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Self-adjusting insulin promises safer blood sugar control for diabetics

Date: 4.12.2020 

An incredible proof-of-concept study from a team of European scientists has demonstrated the development of a novel insulin molecule that can sense blood sugar levels and self-adjust its activity in response to a patient’s needs.

Kredit: Mr Hyde / Wikimedia Commons.The experimental molecule has only been tested in animals so far but the researchers are hopeful further development will offer diabetics a safer and easier insulin therapy in the future.

"The difficult thing with diabetes is that insulin always works the same way,” explains Knud Jensen, an author on the new research from the University of Copenhagen. “It lowers blood sugar, even though that might not be what a patient requires.”

The impressive research presents a novel glucose-responsive insulin molecule that can spontaneously increase, or decrease, its activity in response to circulating blood sugar levels.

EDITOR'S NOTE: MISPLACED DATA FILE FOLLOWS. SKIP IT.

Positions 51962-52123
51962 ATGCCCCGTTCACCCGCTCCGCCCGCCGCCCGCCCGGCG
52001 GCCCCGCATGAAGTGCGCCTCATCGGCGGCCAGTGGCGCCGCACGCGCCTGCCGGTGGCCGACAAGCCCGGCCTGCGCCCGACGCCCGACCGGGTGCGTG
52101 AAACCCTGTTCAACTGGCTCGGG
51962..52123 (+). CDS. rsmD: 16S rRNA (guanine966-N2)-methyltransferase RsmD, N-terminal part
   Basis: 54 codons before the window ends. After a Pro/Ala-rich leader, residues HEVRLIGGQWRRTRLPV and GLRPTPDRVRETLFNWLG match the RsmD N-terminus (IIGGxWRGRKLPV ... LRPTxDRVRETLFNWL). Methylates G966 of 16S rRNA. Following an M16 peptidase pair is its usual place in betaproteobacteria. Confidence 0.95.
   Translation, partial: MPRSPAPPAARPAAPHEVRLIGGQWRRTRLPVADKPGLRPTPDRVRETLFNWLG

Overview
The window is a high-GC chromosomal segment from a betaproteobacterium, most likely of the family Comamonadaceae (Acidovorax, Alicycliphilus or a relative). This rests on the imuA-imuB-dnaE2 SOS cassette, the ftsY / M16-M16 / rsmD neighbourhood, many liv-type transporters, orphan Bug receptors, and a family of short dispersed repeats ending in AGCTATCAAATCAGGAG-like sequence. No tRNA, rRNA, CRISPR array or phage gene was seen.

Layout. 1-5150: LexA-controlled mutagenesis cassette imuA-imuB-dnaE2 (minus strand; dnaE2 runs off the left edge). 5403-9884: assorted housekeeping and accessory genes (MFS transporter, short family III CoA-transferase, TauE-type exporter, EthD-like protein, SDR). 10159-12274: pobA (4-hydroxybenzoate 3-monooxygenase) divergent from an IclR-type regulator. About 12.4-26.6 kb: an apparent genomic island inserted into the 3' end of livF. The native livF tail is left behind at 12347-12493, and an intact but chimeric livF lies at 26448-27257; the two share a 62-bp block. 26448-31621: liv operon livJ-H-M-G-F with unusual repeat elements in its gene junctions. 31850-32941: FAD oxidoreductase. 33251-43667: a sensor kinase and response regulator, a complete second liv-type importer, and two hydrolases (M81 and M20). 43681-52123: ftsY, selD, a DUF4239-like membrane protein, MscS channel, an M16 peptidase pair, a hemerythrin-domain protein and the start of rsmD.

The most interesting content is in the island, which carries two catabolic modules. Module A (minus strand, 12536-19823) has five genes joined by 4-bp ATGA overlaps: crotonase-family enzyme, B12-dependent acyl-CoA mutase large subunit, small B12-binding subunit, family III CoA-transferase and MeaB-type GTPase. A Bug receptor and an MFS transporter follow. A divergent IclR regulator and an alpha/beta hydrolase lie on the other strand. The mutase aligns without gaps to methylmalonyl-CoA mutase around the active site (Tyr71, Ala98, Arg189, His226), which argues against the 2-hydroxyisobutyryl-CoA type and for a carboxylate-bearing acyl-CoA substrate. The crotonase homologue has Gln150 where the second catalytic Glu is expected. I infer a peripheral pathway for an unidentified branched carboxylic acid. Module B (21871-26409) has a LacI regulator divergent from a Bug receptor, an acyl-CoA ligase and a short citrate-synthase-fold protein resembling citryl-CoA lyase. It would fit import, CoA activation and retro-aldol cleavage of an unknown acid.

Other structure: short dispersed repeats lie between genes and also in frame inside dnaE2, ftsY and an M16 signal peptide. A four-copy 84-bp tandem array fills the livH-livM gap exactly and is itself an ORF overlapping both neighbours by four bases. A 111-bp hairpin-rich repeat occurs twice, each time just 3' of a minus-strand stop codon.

The new study not only describes the development of this novel insulin molecule but demonstrates its efficacy in animal models. The unprecedented experiments show the insulin effectively responding to blood glucose fluctuations in rats.

Jensen is optimistic about his team’s achievement but pragmatically notes there is still years of work ahead before this kind of self-regulating insulin hits the market. The research is still in the preliminary stages and it hasn't yet been demonstrated to be safe or effective in humans. However, this is still a landmark achievement in chemistry, offering the first evidence of a glucose-responsive insulin molecule working in a live organism.





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